Neuroscience Expert: Challenges Ahead, But “Research Bandwidth” Can Expand

People pose for photo

Guest lecturer Dennis Choi, MD, PhD, right, with Fredy J. Revilla, MD, Director of the Gardner Center at UCNI. Dr. Choi was Dr. Revilla’s mentor and department chairman at Washington University in St. Louis about a decade ago. Photo by Cindy Starr / Mayfield Clinic.

The esteemed neuroscientist Dennis Choi, MD, PhD, special guest lecturer at the University of Cincinnati (UC) College of Medicine, on Thursday issued a warning about funding for neuroscience drug research and expressed his hope for a new model of collaboration involving the National Institutes of Health, academic health centers like UC, and the pharmaceutical industry. He called for “increased bandwidth” in the number of ideas that can be converted into active research, and he said that foundations can play a more proactive role in disease philanthropy.

The Harvard-educated Dr. Choi, who took a leave from his faculty position at Emory University to serve as Executive Vice President of the Simons Foundation, is uniquely positioned to make such far-reaching pronouncements. He has held leading neurology posts at Washington University in St. Louis and Emory University in Atlanta, and he served as Executive Vice-President of Neurosciences at the Merck Research Lab from 2001 to 2006. The Simons Foundation, based in New York City, supports a significant initiative in autism research known as SFARI.

Speaking to a roomful of clinicians and researchers, many of them affiliated with the UC Gardner Neuroscience Institute, Dr. Choi described the complexities involved in knowing whether a drug will be effective. Will the body absorb it? Will it hit the target without causing cancer? Spending more time and money understanding the biological and molecular infrastructure of a disease, he said, might help researchers zero in on therapies that are likely to be successful.

He noted that the cost to industry of launching a new drug in 2004 was $1.78 billion, a staggering amount that can cause tension between the needs of society and the demands of shareholders. Dr. Choi witnessed firsthand the costly, time-consuming process of working potential drugs forward at Merck, where, he said, people joked that “a standard unit of chemists” was 20 chemists.

As global investment in drug discovery has soared and productivity has diminished, he said, Wall Street has taken notice, and pharmaceutical stock prices have sagged. “If you had sold one of your shares of Pfizer and bought Apple a couple of years later,” he said, “your stake in Apple would be worth nearly $15,000.”

“What’s of particular concern,” he continued, “is that neuroscience is taking it on the chin. “There is a major failure scenario, and the way you know that is several companies have closed their neuroscience efforts. So this is actually a crisis. If society is allowed to stop developing therapeutics for nervous system diseases, it is an ominous step for the future of mankind.”

Dr. Choi described the current situation as “a failure of the free-market system” that is nevertheless entirely solvable by changing regulatory rules so that the business case for investment is improved.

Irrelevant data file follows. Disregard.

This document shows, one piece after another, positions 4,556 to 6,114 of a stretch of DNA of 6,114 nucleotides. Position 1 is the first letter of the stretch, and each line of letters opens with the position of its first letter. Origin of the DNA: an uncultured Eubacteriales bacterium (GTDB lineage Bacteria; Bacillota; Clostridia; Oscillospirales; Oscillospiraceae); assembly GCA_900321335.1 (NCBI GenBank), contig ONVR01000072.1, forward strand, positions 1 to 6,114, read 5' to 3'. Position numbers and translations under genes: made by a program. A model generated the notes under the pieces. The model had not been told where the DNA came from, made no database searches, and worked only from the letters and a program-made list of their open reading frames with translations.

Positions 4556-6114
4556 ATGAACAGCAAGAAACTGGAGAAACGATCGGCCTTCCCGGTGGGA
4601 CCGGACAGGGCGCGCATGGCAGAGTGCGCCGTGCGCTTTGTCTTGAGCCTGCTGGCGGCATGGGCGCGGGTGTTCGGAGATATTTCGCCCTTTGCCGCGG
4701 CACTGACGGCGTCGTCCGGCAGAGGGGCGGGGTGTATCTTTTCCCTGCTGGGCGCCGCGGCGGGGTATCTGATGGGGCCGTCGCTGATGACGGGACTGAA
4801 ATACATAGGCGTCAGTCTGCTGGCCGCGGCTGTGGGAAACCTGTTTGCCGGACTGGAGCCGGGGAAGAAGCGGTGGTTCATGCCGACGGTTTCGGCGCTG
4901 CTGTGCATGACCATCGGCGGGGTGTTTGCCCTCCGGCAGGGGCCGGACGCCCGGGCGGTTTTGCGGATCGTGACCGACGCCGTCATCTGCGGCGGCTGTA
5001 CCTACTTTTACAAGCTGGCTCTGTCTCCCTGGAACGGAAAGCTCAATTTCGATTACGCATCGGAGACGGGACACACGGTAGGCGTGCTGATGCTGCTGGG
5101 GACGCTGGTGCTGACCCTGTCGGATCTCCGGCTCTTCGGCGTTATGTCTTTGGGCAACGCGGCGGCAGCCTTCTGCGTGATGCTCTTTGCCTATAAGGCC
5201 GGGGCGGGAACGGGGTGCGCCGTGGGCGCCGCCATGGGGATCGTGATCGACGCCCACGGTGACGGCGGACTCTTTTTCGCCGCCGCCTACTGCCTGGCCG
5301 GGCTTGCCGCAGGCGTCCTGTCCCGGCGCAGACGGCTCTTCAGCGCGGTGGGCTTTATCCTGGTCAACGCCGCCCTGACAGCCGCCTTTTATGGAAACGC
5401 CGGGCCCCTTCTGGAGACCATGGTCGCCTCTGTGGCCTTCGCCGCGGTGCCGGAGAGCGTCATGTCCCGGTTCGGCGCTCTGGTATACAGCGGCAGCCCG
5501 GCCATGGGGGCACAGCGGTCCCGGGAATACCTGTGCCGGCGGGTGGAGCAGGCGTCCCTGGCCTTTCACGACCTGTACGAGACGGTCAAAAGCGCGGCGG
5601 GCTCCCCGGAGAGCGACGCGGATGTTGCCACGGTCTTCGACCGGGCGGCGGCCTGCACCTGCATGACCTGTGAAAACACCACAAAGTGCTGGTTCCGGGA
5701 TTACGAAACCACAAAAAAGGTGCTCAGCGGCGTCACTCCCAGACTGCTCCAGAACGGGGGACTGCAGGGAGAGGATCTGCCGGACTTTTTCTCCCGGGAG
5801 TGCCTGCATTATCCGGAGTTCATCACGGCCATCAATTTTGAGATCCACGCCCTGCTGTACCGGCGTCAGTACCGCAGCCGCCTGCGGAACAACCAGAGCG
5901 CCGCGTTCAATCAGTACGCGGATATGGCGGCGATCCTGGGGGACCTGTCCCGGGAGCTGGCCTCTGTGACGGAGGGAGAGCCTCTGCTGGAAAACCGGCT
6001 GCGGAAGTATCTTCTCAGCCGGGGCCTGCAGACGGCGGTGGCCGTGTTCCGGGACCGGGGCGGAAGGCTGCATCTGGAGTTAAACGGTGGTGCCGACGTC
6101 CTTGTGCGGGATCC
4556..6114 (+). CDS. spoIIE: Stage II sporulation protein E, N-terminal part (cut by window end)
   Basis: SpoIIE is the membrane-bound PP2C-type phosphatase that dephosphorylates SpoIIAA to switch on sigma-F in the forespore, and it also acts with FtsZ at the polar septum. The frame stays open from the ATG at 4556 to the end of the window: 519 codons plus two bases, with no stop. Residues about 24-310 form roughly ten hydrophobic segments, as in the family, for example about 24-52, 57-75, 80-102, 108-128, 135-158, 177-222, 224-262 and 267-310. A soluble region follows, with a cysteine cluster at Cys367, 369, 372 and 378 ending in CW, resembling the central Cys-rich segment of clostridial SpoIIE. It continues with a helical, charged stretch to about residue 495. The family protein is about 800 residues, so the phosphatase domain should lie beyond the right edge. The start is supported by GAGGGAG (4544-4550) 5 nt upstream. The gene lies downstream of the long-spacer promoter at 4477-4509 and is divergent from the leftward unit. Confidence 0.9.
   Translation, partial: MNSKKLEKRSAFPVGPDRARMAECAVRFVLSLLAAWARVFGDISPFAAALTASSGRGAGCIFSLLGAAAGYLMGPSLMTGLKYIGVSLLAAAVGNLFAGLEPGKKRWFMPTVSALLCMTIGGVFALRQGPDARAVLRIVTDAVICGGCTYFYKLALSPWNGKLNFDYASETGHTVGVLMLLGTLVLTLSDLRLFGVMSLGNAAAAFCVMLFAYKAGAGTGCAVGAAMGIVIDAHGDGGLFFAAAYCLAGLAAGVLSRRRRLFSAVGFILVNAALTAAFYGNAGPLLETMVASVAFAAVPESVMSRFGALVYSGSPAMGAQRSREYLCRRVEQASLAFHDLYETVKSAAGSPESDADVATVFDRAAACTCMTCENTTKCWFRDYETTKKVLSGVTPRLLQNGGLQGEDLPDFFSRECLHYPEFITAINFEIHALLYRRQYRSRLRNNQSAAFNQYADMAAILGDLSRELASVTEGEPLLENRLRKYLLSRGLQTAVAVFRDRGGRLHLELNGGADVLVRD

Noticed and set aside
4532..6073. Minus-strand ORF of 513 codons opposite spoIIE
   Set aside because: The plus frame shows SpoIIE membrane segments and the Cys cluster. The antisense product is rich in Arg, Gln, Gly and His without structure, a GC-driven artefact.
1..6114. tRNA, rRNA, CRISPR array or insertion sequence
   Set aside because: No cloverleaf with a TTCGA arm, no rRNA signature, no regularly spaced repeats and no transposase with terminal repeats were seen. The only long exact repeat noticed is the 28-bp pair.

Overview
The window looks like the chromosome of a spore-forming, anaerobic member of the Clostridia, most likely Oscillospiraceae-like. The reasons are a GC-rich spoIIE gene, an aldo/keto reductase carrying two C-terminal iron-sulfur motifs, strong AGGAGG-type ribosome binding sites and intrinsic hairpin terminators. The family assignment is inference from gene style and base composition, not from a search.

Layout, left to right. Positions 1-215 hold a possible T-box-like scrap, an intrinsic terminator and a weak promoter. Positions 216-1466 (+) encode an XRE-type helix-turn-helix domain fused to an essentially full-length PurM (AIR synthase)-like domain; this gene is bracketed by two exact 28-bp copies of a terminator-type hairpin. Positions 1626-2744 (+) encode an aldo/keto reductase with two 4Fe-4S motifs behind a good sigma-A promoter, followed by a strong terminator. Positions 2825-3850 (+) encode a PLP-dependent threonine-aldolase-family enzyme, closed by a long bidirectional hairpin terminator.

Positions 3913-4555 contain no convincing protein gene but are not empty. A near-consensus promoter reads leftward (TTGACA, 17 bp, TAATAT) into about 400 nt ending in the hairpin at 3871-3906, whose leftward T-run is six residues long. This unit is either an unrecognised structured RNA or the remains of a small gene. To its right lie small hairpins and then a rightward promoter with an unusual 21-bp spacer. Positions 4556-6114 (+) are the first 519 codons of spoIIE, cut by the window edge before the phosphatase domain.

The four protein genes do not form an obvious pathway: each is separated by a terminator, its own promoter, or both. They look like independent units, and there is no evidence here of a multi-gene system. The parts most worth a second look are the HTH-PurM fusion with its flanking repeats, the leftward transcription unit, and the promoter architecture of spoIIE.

Dr. Choi also put forward a new research model. In today’s “linear model,” he said, where NIH and foundations fund basic research at academic institutions and discoveries are then passed to industry to develop drugs and test them in clinical trials, “the bandwidth is maxed out, and I fear that at our current pace we’re leaving all kinds of good ideas on the table.”

The only way to increase “the bandwidth of exploration” in a time of limited resources, he said, is to change to an integrated, multidirectional model in which both funding agencies and academic medical centers join industry in driving clinical exploratory testing. As an example he pointed to the study of progesterone as a possible medical treatment following traumatic brain injury. The study originated in Emory’s department of emergency medicine, where researchers had long talked about the promise of progesterone. Without government or corporate funding, the researchers decided, “Let’s just test it ourselves.”

The small pilot study supported the hypothesis that progesterone reduced mortality, and today the National Institute of Neurological Disorders and Stroke, a division of NIH, is funding a national, multi-site study of progesterone known as ProTECT III. UC Health / University Hospital is a study site, with efforts led by Jay Johannigman, MD, Professor and Director of the Division of Trauma and Critical Care, and Lori Shutter, MD, Professor of Neurosurgery and Neurology and Director of the Neurocritical Care Program.

Foundations, likewise, can play an important role, Dr. Choi said. “Instead of sitting passively in the background solely funding investigator-initiated research projects, more and more foundations are stepping forward into more proactive roles, and so you see more and more of them blur the line between their scope of operations and those of biotechnology companies. It was my fascination with this sector’s progressive engagement that caused me to take my leave of absence from Emory and work with the Simons Foundation.”

— Cindy Starr 

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